by Katie Sloan
Katie Sloan is a member of The Impact Cup’s winning team and a Highmark emplyee. First issued in Pittsburgh Business Times, read Katie’s thoughts below.
It’s not very often you get to engineer, collaborate and pitch ideas that can create real change in the community. So when United Way of Southwestern Pennsylvania was seeking participants for a new project to do just that… it was almost impossible to not raise my hand.
I quickly learned that some of the greatest opportunities can come from raising your hand.
United Way of SWPA’s Bridges Society hosted The Impact Cup, an eight-week challenge that convened teams of young and mid-career professionals to create a project generating greater awareness around United Way’s PA 211 Southwest with a total budget of $50,000.
Working for a large company like Highmark, it can be hard to get out of your own circle. Myself and my team members, Miles Urban, Tishanna Lewison and Shatara Murphy, were strangers before this opportunity. Now, we’re not only coworkers, but friends. Better still? We’re the winners of the inaugural Bridges Impact Cup and will see our project, “211: Pass It On,” funded and implemented.
As the challenge began, United Way provided us with more support than we could have imagined. Each team was assigned a mentor and we were lucky to have Stephanie Scuillo, MSA Safety Senior Vice President and Chief Legal Officer, Corporate Social Responsibility and Public Affairs, as ours. Stephanie kept us grounded and helped guide our decisions. She was truly instrumental in helping us bring our vision to life.
We also met Cinda Watkins, Senior Director of PA 211 Southwest, who provided us with reports and data to inform our project. She reviewed the basics and was open about the challenges 211 faces. Before this, I didn’t realize the full scope of services that 211 provided. Afterward, our team walked out as experts and created “211: Pass It On” by understanding what was most important.
Experiences from each member of our team helped build the project. Personally, my children were my inspiration. After learning about basic human needs in school, they asked me: “Mom, not everyone has those things. What can we do to help?”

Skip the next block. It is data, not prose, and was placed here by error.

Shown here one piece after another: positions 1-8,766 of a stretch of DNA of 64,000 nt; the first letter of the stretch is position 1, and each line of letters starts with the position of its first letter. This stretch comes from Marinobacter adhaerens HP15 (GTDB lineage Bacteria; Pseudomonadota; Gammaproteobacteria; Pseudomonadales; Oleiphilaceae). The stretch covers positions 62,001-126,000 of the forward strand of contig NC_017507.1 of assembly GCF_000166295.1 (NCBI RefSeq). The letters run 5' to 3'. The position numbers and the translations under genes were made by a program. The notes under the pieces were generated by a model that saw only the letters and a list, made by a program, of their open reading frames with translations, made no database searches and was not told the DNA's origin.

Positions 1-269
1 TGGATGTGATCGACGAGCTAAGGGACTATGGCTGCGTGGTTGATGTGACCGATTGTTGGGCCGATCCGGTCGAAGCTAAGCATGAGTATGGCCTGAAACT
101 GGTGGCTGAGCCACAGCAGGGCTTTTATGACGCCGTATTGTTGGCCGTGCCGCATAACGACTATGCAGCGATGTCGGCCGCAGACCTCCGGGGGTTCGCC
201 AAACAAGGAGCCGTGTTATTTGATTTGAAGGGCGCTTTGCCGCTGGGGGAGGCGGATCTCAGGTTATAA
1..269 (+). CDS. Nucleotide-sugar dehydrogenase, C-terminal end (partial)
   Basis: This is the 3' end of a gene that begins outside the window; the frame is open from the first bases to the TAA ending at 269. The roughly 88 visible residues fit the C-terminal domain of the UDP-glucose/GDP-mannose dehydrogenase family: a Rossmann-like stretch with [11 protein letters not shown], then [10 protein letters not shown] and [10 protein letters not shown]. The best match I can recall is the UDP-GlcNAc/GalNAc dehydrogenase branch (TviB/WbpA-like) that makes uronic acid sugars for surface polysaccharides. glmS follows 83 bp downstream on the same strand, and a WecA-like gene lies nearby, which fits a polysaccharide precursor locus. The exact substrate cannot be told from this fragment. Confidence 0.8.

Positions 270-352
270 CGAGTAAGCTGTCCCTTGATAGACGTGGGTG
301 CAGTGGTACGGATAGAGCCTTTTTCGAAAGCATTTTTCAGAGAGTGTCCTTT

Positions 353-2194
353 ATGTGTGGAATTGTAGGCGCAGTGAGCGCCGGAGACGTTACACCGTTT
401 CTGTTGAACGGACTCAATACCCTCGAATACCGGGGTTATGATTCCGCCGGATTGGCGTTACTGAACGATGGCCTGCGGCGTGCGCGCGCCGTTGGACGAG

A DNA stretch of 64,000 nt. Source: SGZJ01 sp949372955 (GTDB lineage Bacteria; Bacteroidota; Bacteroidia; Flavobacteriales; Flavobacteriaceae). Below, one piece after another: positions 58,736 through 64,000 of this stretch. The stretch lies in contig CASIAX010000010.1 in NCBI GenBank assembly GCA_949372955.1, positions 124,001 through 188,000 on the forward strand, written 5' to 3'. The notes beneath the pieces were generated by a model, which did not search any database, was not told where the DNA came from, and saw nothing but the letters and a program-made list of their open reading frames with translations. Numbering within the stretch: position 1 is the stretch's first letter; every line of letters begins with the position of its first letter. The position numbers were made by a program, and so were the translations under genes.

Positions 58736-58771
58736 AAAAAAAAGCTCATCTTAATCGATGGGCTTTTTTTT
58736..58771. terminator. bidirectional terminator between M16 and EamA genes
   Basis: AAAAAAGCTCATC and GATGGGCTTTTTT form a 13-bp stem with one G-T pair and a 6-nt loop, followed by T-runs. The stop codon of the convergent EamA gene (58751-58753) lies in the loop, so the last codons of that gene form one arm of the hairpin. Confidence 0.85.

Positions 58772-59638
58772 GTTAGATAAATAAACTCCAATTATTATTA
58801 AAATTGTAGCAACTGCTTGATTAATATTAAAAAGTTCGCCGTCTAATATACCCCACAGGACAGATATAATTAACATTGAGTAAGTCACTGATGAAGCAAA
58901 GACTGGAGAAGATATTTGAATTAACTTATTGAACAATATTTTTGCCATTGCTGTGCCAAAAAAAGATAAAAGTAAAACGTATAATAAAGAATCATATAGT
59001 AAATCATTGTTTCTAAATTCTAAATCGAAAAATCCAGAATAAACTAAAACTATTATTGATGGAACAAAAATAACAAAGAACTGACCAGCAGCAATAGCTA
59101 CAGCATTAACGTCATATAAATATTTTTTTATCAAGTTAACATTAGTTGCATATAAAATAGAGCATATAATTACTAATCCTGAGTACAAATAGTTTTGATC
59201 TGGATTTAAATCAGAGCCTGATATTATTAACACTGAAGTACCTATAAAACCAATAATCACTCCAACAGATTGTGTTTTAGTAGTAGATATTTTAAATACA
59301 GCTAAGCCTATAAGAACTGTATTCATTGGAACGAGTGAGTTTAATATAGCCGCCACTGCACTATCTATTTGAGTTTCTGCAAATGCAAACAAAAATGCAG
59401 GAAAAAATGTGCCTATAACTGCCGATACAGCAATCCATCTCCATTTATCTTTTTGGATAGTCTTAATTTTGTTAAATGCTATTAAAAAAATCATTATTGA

I didn’t have an answer until now.
About halfway through, I remember looking around and realizing everything we had learned and how much creativity this challenge had unlocked within us. With seven competing teams from the top companies in the SWPA region brainstorming in one room, the energy was contagious.
Everyone brought something special to the table. Miles used his implementation and execution background to keep us organized. Shatara’s community engagement experience was vital in helping us truly understand what is going on in our community. Being a clinician, Tishanna used her understanding of Health Equity to help us create an approach that would really connect with people. And I work within Highmark’s Medicaid group, so my experience with underserved members helped inform our ideas even more.
At the close of the experience, we were given the opportunity to use our new leadership skills and showcase the innovative thinking that went into our project by presenting to a number of CEOs, local leaders and United Way board members.
Together, we leveraged our connections and expertise to create something special. Because of The Impact Cup, I got to build connections within Highmark, with United Way, with 211 and with a mentor who I admire. I learned from all of these incredible people and grew as a young professional and leader in the process.
This unique experience reminded me how important it is to use your voice and engage with the community. It reminded me to step out of my comfort zone. It reminded me to believe that the way you do something is equally as important as what you do.
It reminded me to just raise my hand. Will you raise yours?